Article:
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Anna Olson’s Guide to Making Bread at Home

Comforting, filling and satisfying, bread is the cornerstone of western food culture. And making your own bread is one of the gratifying baking projects. There’s a sense of power and confidence that comes from coaxing four simple ingredients into a dough that grows and then bakes into something so fulfilling.

There is such satisfaction to rip into that loaf of freshly baked bread, a whisper of steam emanating from it, and letting the butter wind in little rivulets as it melts on your first bite. If you’ve always wanted to try making your own loaf, this guide will give you the knowledge and confidence to bake bread at home.

Get the recipe for Anna Olson’s Rustic Ciabatta.

The Four Magic Ingredients

Flour

Bread flour has a higher protein (gluten) content than all-purpose, so when kneaded, the proteins bond, giving the dough strength so it can hold in the air the yeast produces. Many types of bread can be made with all-purpose flour, but if you are getting serious about bread baking, then bread flour is best.

Water

Tap or spring water is a personal choice, but no matter your choice, the temperature is key. Yeast ferments at around 115ºF (46ºC), so your water should be that or a touch warmer. A thermometer isn’t necessary – I just test the water on my wrist – it should feel slightly warmer than body temperature.

Yeast

Yeast is key to fermentation. Yeast feeds on the natural sugars within the flour and generates alcohol and carbon dioxide, which causes your dough to rise. As the bread bakes the alcohol cooks off, while the air bubbles produced by the CO2 stay in place, making the bread airy, fluffy and light.

Leavening Agents

Most bread recipes call for commercial yeast, but there’s more than one way to leaven your bread.

Commercial Yeast

The simplest ways to start fermentation is to add a few teaspoons of dry active or instant yeast. Dry active yeast needs to be dissolved into water, while instant yeast can be added at any time, no dissolving needed.

Starters

A yeast starter is a natural and flavourful way to start fermentation, most commonly used for sourdough bread. To make your own starter, combine equal parts by weight of flour and water. Then add a touch of honey. You could also add a pinch of commercial yeast, which is optional. Place the mixture in a loosely-covered jar on your countertop and let sit for 24-36 hours. The natural yeast in the air will start a fermentation. After using, remaining starter can be re-fed and stored in the fridge, feeding it every two days with the same proportions of flour and water. The longer it ages, the more flavour it develops.

Salt

Salt does more than flavor bread. It also slows fermentation, which is a good thing. The longer a bread is left to rise the better flavour you get and the interior texture becomes stretchy when you tear into it. Commercial breads than have a fluffy cotton-like texture are quickly fermented, where homemade or artisan breads have a chewier texture and more character.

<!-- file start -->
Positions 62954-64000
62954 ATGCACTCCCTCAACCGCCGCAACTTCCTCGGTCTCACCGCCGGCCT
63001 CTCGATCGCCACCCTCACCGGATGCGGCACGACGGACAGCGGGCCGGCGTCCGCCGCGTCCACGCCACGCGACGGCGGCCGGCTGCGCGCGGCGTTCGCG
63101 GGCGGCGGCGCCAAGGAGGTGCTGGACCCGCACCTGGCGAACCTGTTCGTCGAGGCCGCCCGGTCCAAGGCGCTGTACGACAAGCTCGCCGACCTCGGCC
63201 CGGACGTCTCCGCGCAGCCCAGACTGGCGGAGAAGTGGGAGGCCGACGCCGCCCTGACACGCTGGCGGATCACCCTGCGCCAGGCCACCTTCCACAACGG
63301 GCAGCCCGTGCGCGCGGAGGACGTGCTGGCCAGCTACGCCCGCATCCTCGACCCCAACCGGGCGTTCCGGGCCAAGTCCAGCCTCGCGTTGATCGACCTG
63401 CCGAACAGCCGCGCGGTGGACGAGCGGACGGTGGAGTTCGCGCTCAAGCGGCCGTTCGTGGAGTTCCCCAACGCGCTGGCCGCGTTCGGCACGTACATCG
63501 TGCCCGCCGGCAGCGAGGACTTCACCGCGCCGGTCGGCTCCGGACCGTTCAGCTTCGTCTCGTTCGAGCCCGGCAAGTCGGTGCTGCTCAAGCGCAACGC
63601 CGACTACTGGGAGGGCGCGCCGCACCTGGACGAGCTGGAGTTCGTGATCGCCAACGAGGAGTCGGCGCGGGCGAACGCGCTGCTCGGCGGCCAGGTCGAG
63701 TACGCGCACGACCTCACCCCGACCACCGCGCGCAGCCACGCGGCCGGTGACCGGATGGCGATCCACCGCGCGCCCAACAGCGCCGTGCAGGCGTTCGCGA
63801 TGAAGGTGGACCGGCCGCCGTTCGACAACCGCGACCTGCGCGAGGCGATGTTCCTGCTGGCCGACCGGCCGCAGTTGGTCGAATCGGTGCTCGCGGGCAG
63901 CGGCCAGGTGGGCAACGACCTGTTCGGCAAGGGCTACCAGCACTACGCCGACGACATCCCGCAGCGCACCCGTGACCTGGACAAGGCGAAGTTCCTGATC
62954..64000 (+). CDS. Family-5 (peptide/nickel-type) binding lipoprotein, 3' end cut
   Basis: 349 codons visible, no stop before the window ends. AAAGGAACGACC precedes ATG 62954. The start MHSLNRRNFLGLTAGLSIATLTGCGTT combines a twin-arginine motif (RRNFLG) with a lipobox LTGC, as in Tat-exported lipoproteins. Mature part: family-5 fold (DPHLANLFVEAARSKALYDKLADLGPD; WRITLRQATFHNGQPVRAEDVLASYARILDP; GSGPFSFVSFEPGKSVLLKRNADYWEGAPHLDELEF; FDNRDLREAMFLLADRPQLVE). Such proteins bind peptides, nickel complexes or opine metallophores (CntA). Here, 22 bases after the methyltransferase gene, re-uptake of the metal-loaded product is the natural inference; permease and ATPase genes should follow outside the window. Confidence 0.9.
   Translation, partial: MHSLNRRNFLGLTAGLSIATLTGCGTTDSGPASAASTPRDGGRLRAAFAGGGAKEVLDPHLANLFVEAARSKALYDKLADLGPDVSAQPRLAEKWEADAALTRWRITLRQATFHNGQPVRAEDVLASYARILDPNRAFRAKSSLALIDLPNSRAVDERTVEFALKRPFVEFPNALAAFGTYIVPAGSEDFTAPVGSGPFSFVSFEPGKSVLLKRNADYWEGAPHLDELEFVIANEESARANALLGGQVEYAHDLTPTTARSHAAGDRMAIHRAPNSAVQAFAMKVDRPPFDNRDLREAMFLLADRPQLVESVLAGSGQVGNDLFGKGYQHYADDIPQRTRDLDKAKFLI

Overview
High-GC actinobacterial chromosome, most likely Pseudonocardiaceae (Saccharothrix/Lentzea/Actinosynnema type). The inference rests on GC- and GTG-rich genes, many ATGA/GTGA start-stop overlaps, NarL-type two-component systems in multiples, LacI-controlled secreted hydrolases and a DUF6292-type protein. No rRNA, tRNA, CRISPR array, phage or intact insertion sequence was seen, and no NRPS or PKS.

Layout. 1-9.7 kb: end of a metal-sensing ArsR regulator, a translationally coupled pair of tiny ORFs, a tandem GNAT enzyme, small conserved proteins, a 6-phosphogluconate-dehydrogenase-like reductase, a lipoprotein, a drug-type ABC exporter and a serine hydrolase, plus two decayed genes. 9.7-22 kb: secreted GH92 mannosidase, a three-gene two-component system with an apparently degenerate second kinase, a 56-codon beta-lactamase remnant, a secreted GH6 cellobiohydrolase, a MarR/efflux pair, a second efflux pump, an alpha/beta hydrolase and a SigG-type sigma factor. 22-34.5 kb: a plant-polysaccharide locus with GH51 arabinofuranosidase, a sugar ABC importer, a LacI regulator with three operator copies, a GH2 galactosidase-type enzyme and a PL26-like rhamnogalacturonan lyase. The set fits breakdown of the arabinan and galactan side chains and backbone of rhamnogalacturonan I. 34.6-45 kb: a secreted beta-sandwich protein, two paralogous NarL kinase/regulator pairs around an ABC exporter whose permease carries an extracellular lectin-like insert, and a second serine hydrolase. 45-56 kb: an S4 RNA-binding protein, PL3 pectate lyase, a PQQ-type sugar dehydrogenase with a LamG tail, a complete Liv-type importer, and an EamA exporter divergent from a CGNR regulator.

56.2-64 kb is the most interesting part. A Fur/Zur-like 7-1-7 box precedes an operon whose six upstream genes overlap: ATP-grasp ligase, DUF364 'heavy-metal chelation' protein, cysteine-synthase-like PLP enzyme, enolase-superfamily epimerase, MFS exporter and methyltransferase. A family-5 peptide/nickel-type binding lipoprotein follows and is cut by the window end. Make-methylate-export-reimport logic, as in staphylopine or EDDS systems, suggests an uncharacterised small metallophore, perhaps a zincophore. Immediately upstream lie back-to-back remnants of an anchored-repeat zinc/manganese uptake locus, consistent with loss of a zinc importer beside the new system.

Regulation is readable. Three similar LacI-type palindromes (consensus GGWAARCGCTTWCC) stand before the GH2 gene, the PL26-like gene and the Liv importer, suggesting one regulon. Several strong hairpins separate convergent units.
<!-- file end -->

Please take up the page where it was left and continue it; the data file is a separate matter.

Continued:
4 Easy Steps to Making Bread

How to Knead Bread

Kneading is the important step of working the dough to develop the proteins in the flour. You can do this by hand or with a mixer equally well, and it is a gratifying step – that feeling of pushing, stretching and pulling the dough is so soothing, and as the dough becomes developed, you will feel it get elastic under your hands.

Don’t be tempted to add too much flour to your dough as you knead it. I like to hold back 1/2 cup of flour from the recipe to use for kneading. Bread dough should still be a little tacky in most cases and barely come away from your hands after kneading.

How to Proof Bread

This is the most important part of bread making, and where you do nothing! Time is key here – the first proof (also called rise) is where the yeast really gets to work, developing flavor and texture. The first proof is usually at room temperature and some recipe call for you to punch down the dough, to challenge the yeast to get to work again.

The second proof happens after shaping, and you can control the timing of this by popping the bread into the fridge (this way you can make, proof and shape your bread dough the evening before, chill it overnight and then proof it in the morning to start the day with freshly baked bread).

Get the recipe for Anna Olson’s Seeded Rye Bread.

How to Shape Bread

Every culture with bread has a style for shaping it. Regions in France and Italy have very specific shapes to their bread, or consider flatbreads and other styles such as naan.

Shaping isn’t just for aesthetics – as the baker, you are knocking out the air from the dough one last time, coaxing that yeast back to work, and this helps develop the crust.

How to Bake Bread

Most bread cooks best in a high temperature oven, to set the crust and get that final burst of leavening. Adding steam, by spraying the inside of the oven with a misting bottle, or placing a tray filled with 2 cups of boiling water helps develop a good crust and a shine to the crust.

You can tell when your bread is baked by lifting it up with a tea towel and tapping the bottom – if it sounds hollow, then it’s done.

If you are baking bread in tins, turn the bread out of the tins immediately from the oven.

The most challenging step when baking bread? Letting it cool at least 20 minutes before slicing or tearing into it!

Can’t wait to get baking? Try Anna Olson’s Best Classic Baking Recipes.

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